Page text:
“If there’s one group of road users virtually immune to being cowed by a lowly act of terrorism involving a motor vehicle, it’s cyclists. We’re reminded every day—through rolled-down car windows, on too-narrow roads, via social media—that we “share” the roads with people who actively hate us and that our interests (including safety) come behind theirs. Every one of us knows what it’s like to stare death in the grille. Daily riders have all had drivers aim their cars at us as if they were about to plow us down, whether because of run-of-the-mill inattention or out-and-out road rage. This reality is priced into our decision to ride.” Eben Weiss alias Bike Snob NYC offers the urban cyclist’s perspective on the latest terrorist threat.
“Most humans can tell the difference most of the time, but if they are tired, or stressed, or in a rush, or have any number of other common obstacles to computer use, there’s a good chance they won’t notice the difference, will type their password into the wrong site, and will have their account taken over by bad guys.” Jacob Hoffman-Andrews identifies password managers as your best defence against phishing attacks.
“Es ist schlicht und ergreifend nicht wahr, dass die Kritik an Hamburgs Polizeiführung nur von einer ‘militanten linken Szene’ komme, wie Innensenator Grote Glauben machen will. Dass es letztere gibt und dass sie extrem gewaltbereit ist, bezweifelt niemand. Doch wenn Grote sagt, es gebe zwar viele, die auch friedlich campen wollten, aber ‘wir können sie nicht von potenziellen Gewalttätern trennen’, dann ist dies schlicht und ergreifend ein Offenbarungseid. Denn genau das ist nun einmal Aufgabe der Polizei. Man stelle sich vor, die Polizei würde mit ähnlicher Begründung Bundesligaspiele verbieten, weil sich im Stadion auch Gewalttäter aufhalten.” Andrej Reisin formuliert seine Kritik an der Vorgehensweise der Polizei vor und während des G20-Gipfels in Hamburg.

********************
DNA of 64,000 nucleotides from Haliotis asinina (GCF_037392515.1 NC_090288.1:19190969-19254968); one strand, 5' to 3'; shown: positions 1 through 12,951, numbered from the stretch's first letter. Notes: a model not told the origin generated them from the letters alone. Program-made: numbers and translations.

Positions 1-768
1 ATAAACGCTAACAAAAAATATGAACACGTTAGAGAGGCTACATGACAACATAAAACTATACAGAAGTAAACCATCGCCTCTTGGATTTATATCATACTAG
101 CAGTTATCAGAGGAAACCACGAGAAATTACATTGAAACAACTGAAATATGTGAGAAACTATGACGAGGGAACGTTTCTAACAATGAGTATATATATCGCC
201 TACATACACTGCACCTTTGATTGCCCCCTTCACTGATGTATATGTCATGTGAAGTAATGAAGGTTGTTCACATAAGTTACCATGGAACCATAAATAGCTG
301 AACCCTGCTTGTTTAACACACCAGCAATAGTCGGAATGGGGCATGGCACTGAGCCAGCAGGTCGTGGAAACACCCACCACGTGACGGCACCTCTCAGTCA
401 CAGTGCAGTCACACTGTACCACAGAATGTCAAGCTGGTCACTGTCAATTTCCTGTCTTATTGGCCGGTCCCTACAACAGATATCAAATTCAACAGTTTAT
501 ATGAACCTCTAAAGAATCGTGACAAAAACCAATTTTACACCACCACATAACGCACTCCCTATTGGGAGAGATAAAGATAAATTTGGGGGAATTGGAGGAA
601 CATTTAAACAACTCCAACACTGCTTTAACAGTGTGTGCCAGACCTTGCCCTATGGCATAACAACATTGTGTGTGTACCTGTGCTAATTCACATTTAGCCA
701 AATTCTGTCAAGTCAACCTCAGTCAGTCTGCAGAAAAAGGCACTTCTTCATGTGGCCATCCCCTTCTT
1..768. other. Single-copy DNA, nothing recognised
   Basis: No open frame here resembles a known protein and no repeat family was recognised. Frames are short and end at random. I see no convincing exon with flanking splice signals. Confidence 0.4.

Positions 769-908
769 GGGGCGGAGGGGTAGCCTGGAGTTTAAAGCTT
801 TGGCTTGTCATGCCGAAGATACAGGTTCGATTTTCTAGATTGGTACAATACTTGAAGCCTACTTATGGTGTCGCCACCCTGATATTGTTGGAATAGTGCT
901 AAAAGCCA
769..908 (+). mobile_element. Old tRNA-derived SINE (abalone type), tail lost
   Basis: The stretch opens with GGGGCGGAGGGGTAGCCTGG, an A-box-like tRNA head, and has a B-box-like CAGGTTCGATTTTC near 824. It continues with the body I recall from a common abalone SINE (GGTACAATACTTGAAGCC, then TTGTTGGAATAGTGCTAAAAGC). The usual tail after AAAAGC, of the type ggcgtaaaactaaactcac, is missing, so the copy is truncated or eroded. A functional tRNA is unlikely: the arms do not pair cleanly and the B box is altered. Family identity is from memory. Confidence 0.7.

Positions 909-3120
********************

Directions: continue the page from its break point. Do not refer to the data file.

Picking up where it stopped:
“The Tories last year voted against a housing bill, right, this bill, it wasn’t asking much, it wasn’t attempting to turn Buckingham Palace into temporary housing for sex offenders. It was suggesting that private landlords have a legal obligation to ensure their properties are fit for human habitation. What sort of fucker votes against that? I wonder how many of the seventy Tory MPs, who are also private landlords, voted against that, including David Cameron? I’ll give you a clue: it was all of them!” Jonathan Pie, played by British actor Tom Walker, suggests that a healthy UK economy would need to do more than to create an environment in which only the wealthy do well.
“Worse, those reaction times are for an undistracted driver. Consider that it takes about four seconds to unlock an iPhone, which at just 30mph equates to almost the entire length of that football field.” Joe Lindsey suggests that you grab as much attention as early as you can.